By Petar Denoble, MD, D.Sc.
TRAVEL HEALTH | Mar 2, 2020
If you’ve cruised the eastern Caribbean or South Florida recently, you probably caught a whiff of a rotten egg smell and noticed piles of floating brown seaweed hugging the shore. Far more than an eyesore, this Sargassum seaweed—and the gases it emits as it rots—has been proven to be hazardous to human health.
Since 2011, massive Sargassum rafts have been washed up ashore along the eastern Caribbean, spoiling beaches, affecting near-coastal sea life, and causing health problems for beachgoers, boaters, and fishers. Recent satellite observations reveal an unprecedented belt of this brown macroalgae stretching from West Africa to the Gulf of Mexico—and experts predict that it’s likely there to stay. The problem has become such a menace south of the border that the Mexican Navy has been put in charge of dealing with it.
Typically, sargasso is a floating brown seaweed seen in large quantities in the northwest region of the Atlantic called the Sargasso Sea. Recently, the mass that is washing up on the eastern Caribbean shores was traced back to the north shores of Brazil, which is a part of the north equatorial recirculation region (NERR).
The floats of sargasso are usually several feet deep and cover thousands of square miles of the ocean. Floats from the Sargasso Sea rarely reach the Caribbean, but with the proliferation of sargasso weed in the NERR region, the Caribbean gets flooded more often and with a huge quantity.
Causes of the proliferation of sargasso are thought to be the influx of fertilizers from the Amazon and Congo river basins; dust blown in from the Sahara Desert carrying nitrogen, phosphorus, and iron; and increased surface temperature of the ocean. In normal circumstances, the mass of sargasso may double in 11 days. With increasing temperatures, that growth gets boosted. The thickness of sargasso rafts gets larger, and the shores get hit by walls of sargasso mass.
Under normal conditions, floating Sargassum is a thriving ecosystem, providing a vital habitat and food source for many sea species—including turtles and mahi-mahi. But when it grows too thick, dolphins and turtles cannot break through it to the surface and often choke. And when sunlight cannot get through it to the bottom, bottom life gets damaged to the point of extinction.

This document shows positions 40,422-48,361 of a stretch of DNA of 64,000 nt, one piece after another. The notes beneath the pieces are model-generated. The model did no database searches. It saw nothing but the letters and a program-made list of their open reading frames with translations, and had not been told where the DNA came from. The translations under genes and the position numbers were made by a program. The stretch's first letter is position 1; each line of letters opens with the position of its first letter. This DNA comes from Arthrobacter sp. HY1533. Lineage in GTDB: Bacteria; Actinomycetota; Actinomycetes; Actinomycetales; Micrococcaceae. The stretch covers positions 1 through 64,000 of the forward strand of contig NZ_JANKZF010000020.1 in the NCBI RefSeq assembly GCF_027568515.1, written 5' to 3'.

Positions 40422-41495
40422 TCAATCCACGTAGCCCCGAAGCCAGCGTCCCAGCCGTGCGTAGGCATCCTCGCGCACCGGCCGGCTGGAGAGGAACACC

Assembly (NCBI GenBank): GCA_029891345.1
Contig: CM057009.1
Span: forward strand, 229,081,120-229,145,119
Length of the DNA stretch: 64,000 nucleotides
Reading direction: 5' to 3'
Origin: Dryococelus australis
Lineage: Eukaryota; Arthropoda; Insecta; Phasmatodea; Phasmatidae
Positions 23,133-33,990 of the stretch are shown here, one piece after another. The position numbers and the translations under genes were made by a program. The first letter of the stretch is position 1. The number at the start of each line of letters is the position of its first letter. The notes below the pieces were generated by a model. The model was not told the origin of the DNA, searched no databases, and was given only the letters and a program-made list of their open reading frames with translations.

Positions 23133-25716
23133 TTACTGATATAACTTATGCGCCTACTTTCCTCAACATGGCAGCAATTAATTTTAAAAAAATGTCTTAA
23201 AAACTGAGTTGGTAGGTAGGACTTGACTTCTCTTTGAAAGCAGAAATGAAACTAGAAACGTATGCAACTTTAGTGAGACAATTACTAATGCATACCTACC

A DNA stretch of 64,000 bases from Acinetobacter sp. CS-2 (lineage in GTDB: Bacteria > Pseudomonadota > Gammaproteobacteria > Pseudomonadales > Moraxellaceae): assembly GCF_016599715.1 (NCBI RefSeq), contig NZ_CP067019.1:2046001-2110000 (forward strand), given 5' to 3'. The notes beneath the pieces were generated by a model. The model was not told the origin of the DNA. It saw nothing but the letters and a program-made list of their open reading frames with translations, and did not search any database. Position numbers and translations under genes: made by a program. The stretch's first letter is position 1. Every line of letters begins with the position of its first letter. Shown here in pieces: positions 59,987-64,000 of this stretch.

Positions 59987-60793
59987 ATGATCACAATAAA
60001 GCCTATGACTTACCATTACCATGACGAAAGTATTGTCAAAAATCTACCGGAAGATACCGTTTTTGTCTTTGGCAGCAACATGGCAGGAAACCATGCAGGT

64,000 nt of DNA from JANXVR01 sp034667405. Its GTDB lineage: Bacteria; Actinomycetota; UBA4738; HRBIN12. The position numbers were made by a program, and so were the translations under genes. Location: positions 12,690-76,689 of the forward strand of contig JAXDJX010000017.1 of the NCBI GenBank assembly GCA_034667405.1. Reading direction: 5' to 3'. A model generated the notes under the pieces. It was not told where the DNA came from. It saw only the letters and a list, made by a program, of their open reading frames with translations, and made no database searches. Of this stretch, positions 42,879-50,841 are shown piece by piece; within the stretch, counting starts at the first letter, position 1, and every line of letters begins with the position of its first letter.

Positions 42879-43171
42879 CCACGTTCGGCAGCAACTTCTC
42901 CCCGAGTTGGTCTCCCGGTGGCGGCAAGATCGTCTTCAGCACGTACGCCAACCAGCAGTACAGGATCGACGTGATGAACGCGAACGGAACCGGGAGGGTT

Sargassum presents risks to human health as well. In the water, it’s harmless to humans, but the trouble begins once it lands on the beach and starts to decompose. The decomposition of beached sargasso begins 48 hours after washing up. It then releases hydrogen sulfide (H2S) gas and ammonia. H2S is a broad-spectrum poison that smells of rotten eggs.
Breathing in these toxic gases may cause respiratory, skin and neurocognitive symptoms in people that come in close contact with degrading sargasso. In 2018, in Guadeloupe and Martinique, there were 11,000 cases of suspected poisoning reported. Patients complained of heart palpitations, shortness of breath, dizziness, vertigo, headache, and skin rashes.
There is no specific treatment for the symptoms caused by exposure to H2S. Symptoms are usually mild and resolve with time. When necessary, supportive treatment may be provided.
Avoiding exposure is the most important preventive measure. The peak Sargassum season in the Caribbean is January to April. If beaches are covered with brown seaweed, travelers should not walk on the beach—especially if there is a smell of rotten eggs in the air.
Boaters may also have trouble navigating their vessels through the weed floats and should follow forecasts—like the Sargassum Watch System—to avoid being captured by grass in bays and shallow waters.
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